Integers are a collection of numerical values including positive numbers, zero and negative numbers.
Examples of integers include −100, −55, −20, −4, 0, 5, 10, 100, 1000, 10000, etc.
These integers can be visually represented on a number line, as shown below:
a. Closure Property: The closure property holds for addition, subtraction and multiplication with integers. In other words, when you perform these operations on two integers, the result is also an integer.
Examples: a) −5 + 4 = −1 (Integer)
b) 5 − 4 = 1 (Integer)
c) −5 × 4 = −20 (Integer)
b. Commutative Property: The commutative property applies to addition and multiplication in the set of integers. It means that the order of the integers does not affect the result.
For any two integers a and b,
a + b = b + a
Example: 4 + (−7) = (−7) + 4
Hence , 4 + (−7) = −3 and (−7) + 4 = −3.
a × b = b × a
Example: 4 × (−7) = (−7) × 4
Hence , 4 × (−7) = −28 and (−7) × 4 = −28.
c. Associative Property: The associative property holds for addition and multiplication in the set of integers. It means that the grouping of integers does not affect the result.
For any three integers a, b and c,
a + (b + c) = (a + b) + c
Example: 3 + (2 + (−4)) = (3 + 2) + (−4)
Hence, LHS = 3 + (2 + (−4))
= 3 + (2 − 4)
= 3 + (−2)
= 3 − 2
= 1
RHS = (3 + 2) + (−4)
= (5) + (−4)
= 5 −4
= 1
a × (b × c) = (a × b) × c
Example: 3 × (2 × (−4)) = (3 × 2) × (−4)
Hence, LHS = 3 × (2 × (−4)) = 3 × (−8) = −24
RHS = (3 × 2) × (−4) = (6) × (−4) = −24
d. Distributive Property: The distributive property applies to multiplication over addition and subtraction for integers. It allows you to distribute a factor across the sum or difference of integers.
For any three integers a, b and c,
a × (b + c) = a × b + a × c
Example: −4 × (3 + 2) = (−4 × 3) + (−4 × 2)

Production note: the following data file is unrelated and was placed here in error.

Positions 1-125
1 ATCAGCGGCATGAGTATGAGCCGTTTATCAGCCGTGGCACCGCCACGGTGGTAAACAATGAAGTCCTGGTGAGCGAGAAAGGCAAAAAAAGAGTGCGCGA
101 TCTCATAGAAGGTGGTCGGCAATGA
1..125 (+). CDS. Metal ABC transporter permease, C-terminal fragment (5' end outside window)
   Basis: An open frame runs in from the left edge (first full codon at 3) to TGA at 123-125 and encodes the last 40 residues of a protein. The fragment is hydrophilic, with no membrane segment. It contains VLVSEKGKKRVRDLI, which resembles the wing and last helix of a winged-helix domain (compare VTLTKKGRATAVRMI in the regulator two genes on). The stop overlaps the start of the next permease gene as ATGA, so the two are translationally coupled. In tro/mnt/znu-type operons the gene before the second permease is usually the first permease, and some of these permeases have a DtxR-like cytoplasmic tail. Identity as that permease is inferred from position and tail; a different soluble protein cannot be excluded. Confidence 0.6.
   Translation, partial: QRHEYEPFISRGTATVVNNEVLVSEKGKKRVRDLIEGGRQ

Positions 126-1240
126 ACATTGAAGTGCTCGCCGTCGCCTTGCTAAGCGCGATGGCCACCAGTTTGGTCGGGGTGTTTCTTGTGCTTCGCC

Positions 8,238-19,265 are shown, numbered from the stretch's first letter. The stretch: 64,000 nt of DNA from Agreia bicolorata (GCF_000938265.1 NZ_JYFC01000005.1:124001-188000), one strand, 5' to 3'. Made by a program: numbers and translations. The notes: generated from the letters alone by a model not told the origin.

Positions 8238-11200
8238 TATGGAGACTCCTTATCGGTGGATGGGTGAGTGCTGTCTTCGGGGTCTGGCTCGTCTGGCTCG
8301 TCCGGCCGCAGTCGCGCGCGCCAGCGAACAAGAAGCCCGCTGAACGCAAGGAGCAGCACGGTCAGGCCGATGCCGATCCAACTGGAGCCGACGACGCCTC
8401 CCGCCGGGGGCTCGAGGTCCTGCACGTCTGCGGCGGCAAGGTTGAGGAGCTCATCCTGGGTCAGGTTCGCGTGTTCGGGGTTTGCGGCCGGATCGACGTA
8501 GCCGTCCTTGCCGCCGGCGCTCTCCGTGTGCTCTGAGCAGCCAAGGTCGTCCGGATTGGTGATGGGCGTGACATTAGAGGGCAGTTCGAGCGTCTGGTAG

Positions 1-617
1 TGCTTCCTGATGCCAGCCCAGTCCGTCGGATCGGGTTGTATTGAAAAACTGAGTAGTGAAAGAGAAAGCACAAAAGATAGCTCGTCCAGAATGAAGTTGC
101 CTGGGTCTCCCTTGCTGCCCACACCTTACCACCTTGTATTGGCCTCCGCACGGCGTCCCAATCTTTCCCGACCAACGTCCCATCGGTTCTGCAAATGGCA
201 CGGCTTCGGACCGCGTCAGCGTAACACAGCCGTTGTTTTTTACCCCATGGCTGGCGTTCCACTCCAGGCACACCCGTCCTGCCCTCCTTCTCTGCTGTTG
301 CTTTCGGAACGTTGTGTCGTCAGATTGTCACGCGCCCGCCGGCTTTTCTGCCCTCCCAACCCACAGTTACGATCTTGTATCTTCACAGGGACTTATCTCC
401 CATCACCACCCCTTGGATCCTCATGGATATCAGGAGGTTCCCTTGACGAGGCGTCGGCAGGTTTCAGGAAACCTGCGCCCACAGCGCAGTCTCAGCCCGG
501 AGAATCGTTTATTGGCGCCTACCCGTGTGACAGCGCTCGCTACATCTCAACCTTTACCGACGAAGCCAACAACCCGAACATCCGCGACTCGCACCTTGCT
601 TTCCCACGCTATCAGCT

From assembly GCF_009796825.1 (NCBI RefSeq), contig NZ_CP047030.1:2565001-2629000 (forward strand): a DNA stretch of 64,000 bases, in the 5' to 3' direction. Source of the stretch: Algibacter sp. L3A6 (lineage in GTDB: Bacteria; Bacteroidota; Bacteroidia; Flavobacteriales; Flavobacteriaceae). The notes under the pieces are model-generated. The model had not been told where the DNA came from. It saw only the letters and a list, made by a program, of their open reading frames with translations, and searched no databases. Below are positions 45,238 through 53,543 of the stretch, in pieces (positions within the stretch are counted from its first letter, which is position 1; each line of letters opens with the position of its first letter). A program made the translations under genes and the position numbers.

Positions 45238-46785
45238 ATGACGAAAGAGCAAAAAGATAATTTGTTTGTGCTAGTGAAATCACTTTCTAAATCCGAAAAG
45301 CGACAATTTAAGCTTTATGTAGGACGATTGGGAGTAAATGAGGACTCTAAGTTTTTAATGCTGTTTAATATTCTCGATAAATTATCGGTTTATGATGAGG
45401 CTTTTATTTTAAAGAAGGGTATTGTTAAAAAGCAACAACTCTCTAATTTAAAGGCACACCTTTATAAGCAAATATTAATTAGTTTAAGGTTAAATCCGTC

Hence, LHS = −4 × (3 + 2) = −4 × (5) = −20
RHS = (−4 × 3) + (−4 × 2) )
= (−12) + (−8)
= −12 − 8
= −20
a × (b − c) = a × b − a × c
Example: −4 × (3 − 2) = (−4 × 3) − (−4 × 2)
Hence, LHS = −4 × (3 − 2) = −4 × (1) = −4
RHS = (−4 × 3) − (−4 × 2)
= (−12) − (−8)
= −12 + 8
= −4
e. Identity Element: “0” is called the additive identity and “1” is called the multiplicative identity. In integers, when you add 0 to any integer or multiply any integer by 1, it remains unchanged.
For any integer a,
a + 0 = 0 + a = a
Examples: 7 + 0 = 0 + 7 = 7
a × 1 = 1 × a = a
Examples: 7 × 1 = 7 × 1 = 7
f. Multiplication by Zero: For any integer a, multiplying it by 0 results in 0 and the order of multiplication does not matter.
For any integer a, a × 0 = 0 × a = 0.
Example: 7 × 0 = 0 × 7 = 0
Example 1: Solve the given expression:
21 + (−13) × 17 − (−121)
a) −59
b) −79
c) 59
d) 79
Answer: b) −79
Explanation: 21 + (−13) × 17 − (−121)
= 21 + (−221) − (−121)
= 21 − 221 + 121
= 142 − 221
= −79
Example 2: In an olympiad exam, 4 marks are given for every correct answer and 1 mark is deducted for every incorrect answer. Xavier scored 27 marks though he got 11 correct answers. How many incorrect answers had he attempted?
a) 11
b) 13
c) 15
d) 17
Answer: d) 17
Explanation: Marks awarded for every correct answer = +4
Mark deducted for every incorrect answer = −1
Xavier scored 27 marks but he got 11 correct answers.
Marks scored by Xavier for correct answers = 4 × 11 = 44
But he scored 27 marks.
Marks deducted for incorrect answers = 44 − 27 = 17
Number of incorrect answers attempted = 17 ÷ 1 = 17
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